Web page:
themselves to be “beloved.” To abide in the love of God is the fruit of election, and the result of holiness. If any of you can with humble confidence claim these three titles, “elect of God, holy and beloved,” you are among the most favoured of all mankind: of you the Father hath made a special choice, in you his Holy Spirit has wrought a special work, and you possess within your souls the special joy of living in the love of God. “Elect of God, holy and beloved”: it is as you enjoy these three things that you will find it easy to carry out the precept which is now set before you, “Forbearing one another, and forgiving one another, if any man have a quarrel against any: even as Christ forgave you, so also do ye.”
Even as Christ forgave us we are bidden to forgive others; what nobler pattern could have been chosen? Surely he that trifles with this precept, or thinks it one that is left to our option to obey or to neglect, cannot rightly know the dignity of the Christ in whose pierced hand this law is held forth before our eyes. Depend upon it, this command so wondrously linked with the Person of the pardoning Christ is of no common importance. If the law given by Moses was so solemnly binding, what shall we say of this law which is embodied in the life of the Lord Jesus? Surely I shall scarcely need to plead with you, who are his disciples, that you give your heart’s best attention to such teaching. Your Lord himself stands before you; you remember how he forgave you all your trespasses, and I am sure you will give earnest heed to his exhortation to forgive.
In urging you to this copying of Christ, let me notice that this forgiveness of those who offend against us is gloriously ennobling. We are not asked to perform a duty which will in the least degrade us. Revenge is paltry, forgiveness is great-minded. Was not David infinitely greater than Saul, when he spared his life in the cave, and when he would not smite him as he lay asleep on the battle-field? Did not the king humble himself before David when he perceived his forbearance? If you would be the greatest among men, bear injuries with the greatest gentleness; if you would win the noblest of conquests, subdue yourself. To win a battle is a little thing if it be fought out with sword and gun; but to win it in God’s way, with no weapons but love, and patience, and forgiveness, this is the most glorious of victories. Blessed is that man who is more than a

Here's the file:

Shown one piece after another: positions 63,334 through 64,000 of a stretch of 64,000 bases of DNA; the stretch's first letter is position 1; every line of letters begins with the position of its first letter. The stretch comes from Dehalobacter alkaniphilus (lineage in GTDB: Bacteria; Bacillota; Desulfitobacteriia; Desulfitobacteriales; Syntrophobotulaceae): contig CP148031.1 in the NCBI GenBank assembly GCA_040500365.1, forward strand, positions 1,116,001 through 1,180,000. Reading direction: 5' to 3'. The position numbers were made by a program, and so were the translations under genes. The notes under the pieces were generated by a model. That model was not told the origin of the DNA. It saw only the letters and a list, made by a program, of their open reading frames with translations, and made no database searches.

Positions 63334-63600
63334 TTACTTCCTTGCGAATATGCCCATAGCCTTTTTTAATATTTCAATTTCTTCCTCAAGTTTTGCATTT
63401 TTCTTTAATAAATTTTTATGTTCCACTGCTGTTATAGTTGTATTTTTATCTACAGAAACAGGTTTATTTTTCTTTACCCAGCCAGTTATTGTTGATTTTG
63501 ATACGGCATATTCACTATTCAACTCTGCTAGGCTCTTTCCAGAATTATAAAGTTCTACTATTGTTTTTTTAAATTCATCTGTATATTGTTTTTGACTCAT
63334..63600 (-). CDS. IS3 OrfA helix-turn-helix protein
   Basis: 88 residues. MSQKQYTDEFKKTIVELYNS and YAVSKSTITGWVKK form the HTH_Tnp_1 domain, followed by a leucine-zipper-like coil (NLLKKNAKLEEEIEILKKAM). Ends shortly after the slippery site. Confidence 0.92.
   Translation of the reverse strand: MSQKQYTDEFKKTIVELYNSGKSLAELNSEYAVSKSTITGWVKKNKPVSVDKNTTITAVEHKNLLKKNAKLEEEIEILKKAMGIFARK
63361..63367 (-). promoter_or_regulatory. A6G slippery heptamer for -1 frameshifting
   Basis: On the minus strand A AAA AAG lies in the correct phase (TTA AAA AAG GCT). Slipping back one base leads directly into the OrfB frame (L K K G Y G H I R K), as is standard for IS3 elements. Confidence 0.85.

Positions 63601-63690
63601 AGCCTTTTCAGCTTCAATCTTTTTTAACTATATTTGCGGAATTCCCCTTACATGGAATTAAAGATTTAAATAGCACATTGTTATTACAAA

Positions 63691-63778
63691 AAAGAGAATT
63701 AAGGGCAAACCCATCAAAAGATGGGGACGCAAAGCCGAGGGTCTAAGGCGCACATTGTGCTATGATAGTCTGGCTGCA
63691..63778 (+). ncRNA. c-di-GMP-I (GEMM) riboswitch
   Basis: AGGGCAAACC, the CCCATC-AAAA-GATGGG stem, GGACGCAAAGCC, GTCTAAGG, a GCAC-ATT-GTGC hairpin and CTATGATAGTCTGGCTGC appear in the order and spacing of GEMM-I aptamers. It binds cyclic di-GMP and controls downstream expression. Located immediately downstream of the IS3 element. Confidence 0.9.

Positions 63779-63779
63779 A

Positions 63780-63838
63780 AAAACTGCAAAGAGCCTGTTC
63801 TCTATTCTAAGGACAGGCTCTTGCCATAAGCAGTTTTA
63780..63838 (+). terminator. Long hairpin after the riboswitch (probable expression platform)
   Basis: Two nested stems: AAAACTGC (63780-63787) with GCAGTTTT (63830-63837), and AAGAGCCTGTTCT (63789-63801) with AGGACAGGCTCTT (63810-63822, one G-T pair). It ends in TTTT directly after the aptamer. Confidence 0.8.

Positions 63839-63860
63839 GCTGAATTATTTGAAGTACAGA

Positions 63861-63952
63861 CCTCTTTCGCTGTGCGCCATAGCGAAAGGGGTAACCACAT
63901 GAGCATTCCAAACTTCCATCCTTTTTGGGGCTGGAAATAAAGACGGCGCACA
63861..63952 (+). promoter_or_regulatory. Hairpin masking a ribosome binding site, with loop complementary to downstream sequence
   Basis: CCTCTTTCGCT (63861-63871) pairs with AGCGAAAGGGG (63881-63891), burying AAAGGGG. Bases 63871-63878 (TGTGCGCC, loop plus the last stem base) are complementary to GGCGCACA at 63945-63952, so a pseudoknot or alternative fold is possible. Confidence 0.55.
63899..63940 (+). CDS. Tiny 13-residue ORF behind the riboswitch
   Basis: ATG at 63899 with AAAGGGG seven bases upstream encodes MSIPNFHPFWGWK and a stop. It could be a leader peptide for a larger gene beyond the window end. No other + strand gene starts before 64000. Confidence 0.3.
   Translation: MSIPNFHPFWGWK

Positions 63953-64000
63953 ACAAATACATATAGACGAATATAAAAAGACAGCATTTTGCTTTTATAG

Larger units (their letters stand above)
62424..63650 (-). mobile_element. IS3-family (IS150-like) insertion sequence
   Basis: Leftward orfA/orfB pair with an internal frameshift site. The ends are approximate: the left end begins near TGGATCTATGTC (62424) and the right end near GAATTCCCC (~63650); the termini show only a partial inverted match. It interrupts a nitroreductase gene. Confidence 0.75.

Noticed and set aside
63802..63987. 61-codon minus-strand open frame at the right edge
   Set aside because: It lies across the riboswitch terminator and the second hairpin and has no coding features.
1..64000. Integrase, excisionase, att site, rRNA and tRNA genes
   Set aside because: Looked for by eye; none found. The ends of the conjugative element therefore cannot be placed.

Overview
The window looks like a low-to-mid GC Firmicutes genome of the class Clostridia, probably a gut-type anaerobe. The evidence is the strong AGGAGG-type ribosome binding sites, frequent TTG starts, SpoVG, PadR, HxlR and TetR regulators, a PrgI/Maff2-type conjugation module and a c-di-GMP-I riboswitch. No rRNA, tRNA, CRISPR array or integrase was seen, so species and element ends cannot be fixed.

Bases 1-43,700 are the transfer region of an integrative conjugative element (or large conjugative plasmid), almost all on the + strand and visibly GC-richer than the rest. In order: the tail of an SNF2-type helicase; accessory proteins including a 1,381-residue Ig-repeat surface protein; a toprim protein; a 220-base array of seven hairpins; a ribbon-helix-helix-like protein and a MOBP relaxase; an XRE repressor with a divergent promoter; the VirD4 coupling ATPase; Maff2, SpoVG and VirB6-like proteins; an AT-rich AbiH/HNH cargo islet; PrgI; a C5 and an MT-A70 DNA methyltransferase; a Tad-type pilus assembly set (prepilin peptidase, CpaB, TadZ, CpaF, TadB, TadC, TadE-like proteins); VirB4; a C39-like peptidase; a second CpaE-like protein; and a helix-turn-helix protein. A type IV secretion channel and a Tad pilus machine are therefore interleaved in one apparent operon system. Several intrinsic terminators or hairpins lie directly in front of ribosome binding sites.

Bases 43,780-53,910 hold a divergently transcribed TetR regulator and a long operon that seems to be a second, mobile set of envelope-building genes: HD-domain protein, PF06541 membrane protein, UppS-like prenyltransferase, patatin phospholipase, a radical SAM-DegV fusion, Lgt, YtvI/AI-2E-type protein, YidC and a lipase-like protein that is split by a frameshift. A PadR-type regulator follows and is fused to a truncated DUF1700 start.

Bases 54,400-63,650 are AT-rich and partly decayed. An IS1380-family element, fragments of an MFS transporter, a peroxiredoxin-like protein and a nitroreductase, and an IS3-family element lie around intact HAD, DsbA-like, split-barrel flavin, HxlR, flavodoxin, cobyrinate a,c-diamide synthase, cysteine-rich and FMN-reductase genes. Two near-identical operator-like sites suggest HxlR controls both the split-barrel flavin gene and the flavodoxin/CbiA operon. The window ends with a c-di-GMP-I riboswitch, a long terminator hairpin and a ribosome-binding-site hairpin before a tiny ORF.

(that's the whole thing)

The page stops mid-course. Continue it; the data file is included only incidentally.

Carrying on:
conqueror, because he inflicts no wounds in the conflict, but overcomes evil with good. In the process of such a conquest the warrior is himself a gainer. A nation in fighting, even if it wins the campaign, has to suffer great expense and loss of life; but he that overcomes by love, is the better and stronger man through what he has done. He comes out of the conflict not only victor over his adversary, but victor over sin within himself, and all the readier for future war against evil. He glorifies God and himself becomes strong in grace. Nothing is more glorious than love. Your Master, who is King of kings, set you an example of gaining glory by enduring wrong: if you would be knights of his company, imitate his graciousness.
It is a wise thing to profit by every accusation, whether true or false, by trying to be better. Let us so live as to be able to say, “I am as much at peace with all men as a child new born.” Thus shall we wear the mark of the Spirit of God. In a word, my brethren, “Even as Christ forgave you, so also do ye.” Amen.